One of my favorite types of music-making groups is a bell choir. People who ring bells together bring with them a heightened sense of dedication to music, and to each other. If a singer is missing from a vocal group, other singers will still sing the same notes, and the song will go on. In a hand bell choir, each ringer is solely responsible for two (or more) assigned pitches. If the ringer is missing, the notes do not sound, and the song is incomplete. Members of a bell choir are very dependent on each other-— first just to be present, and second—to ring the right bell at the right time. This fosters a uniquely deep relationship.

Here at St. Luke’s, we have seen a loving community borne out in our Chancel Bell Choir in an amazing way. On June 26, 2017, one of our vibrant young ringers suffered a massive stroke. She was just the right age to be my own daughter, and was a new mommy, too. It took my breath away to think of this happening to one of my people. Many different groups at St. Luke’s – Moms’ Bible study, Sunday School class, prayer shawl ministry, as well as the bell choir – rallied around her and her family, offering prayers, food, lodging, transportation and lots of love.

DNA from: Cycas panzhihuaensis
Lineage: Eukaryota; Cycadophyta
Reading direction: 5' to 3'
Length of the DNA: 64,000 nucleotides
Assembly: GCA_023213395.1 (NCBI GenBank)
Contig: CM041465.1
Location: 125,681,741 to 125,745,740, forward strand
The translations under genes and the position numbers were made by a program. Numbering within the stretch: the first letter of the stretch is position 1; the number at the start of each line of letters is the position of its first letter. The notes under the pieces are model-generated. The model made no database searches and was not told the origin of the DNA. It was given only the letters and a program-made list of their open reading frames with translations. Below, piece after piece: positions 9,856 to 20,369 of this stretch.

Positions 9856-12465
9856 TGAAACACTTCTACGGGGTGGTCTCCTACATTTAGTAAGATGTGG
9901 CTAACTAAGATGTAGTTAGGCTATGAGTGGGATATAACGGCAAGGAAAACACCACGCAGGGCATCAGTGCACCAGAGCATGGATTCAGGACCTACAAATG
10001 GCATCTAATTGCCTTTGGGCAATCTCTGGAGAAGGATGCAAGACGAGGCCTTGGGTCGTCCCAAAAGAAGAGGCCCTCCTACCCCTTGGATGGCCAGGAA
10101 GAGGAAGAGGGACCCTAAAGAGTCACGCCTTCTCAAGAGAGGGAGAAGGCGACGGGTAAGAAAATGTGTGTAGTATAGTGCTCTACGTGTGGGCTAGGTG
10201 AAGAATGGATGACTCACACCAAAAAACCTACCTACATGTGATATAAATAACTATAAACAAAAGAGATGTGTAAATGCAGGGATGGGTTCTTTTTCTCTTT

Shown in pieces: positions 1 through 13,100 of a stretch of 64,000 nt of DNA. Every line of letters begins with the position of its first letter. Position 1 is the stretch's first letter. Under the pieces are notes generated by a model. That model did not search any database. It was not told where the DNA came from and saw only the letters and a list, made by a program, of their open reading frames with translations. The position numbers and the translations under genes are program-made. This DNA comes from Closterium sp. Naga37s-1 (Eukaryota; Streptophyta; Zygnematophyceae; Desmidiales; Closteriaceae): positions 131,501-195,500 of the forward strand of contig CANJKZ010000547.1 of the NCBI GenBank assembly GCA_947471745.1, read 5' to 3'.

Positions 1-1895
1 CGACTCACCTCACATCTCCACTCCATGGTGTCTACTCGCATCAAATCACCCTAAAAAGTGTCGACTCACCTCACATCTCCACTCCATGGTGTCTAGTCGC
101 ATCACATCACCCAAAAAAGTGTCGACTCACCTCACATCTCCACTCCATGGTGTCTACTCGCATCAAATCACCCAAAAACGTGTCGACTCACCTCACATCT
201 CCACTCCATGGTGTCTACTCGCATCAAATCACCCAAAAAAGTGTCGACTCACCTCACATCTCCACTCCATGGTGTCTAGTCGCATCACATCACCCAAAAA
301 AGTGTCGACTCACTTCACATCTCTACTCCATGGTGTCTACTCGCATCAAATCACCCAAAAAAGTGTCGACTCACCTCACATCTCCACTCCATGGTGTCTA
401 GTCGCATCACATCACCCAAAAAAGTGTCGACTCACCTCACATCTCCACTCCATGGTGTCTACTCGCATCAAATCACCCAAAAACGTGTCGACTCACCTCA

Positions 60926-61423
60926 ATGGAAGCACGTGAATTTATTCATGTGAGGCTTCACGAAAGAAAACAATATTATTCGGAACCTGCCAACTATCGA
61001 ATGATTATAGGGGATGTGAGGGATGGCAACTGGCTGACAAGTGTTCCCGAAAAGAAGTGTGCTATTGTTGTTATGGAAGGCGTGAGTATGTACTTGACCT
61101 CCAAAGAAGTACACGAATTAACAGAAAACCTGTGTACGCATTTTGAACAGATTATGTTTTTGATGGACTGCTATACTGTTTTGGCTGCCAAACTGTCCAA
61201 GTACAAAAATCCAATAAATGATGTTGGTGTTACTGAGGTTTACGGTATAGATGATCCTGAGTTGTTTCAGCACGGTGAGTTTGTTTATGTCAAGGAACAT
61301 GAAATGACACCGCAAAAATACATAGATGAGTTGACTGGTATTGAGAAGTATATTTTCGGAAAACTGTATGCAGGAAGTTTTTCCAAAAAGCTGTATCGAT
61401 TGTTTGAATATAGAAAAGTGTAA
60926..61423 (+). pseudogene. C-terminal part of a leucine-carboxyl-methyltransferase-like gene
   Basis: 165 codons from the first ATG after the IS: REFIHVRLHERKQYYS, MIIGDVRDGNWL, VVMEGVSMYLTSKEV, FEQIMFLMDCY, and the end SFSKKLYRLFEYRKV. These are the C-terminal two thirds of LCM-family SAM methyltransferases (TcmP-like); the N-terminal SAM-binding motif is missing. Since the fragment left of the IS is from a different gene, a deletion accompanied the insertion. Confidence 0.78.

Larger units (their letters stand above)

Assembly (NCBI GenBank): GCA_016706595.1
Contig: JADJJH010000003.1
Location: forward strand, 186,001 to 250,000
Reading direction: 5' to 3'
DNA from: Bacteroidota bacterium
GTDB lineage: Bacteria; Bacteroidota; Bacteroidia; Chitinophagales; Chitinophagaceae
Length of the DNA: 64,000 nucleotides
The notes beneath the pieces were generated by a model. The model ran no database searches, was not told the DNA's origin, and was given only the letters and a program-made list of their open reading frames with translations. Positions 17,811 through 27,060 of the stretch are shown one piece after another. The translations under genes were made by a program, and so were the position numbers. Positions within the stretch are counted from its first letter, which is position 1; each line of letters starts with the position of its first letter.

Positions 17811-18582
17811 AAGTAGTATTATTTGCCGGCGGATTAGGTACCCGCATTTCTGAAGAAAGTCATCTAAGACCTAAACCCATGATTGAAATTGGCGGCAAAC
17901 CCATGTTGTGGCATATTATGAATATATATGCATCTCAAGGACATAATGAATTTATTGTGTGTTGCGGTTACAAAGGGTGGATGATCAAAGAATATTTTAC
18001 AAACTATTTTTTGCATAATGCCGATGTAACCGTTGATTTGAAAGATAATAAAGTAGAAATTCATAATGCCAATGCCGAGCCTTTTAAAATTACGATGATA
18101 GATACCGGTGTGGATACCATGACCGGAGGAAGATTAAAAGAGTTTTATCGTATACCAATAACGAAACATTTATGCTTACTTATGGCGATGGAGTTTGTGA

After months of hard work, her doctors agreed that returning to the bell choir might be a good thing. This bell choir is blessed with some who are especially equipped to help: twelve ringers who know how to love and care for each other, including an educator, who is a volunteer handbell therapist. With some detailed information about her progress, this therapist, well acquainted with learning theory, was able to adapt our songs to meet her where she is. Our devotion to each other as a group rose to new heights the first day she came to rehearsal. Suddenly we were – and have continued to be – much, MUCH more than a hand bell choir.

When in our music God is glorified,
And adoration leaves no room for pride,
It is as though the whole creation cried Alleluia!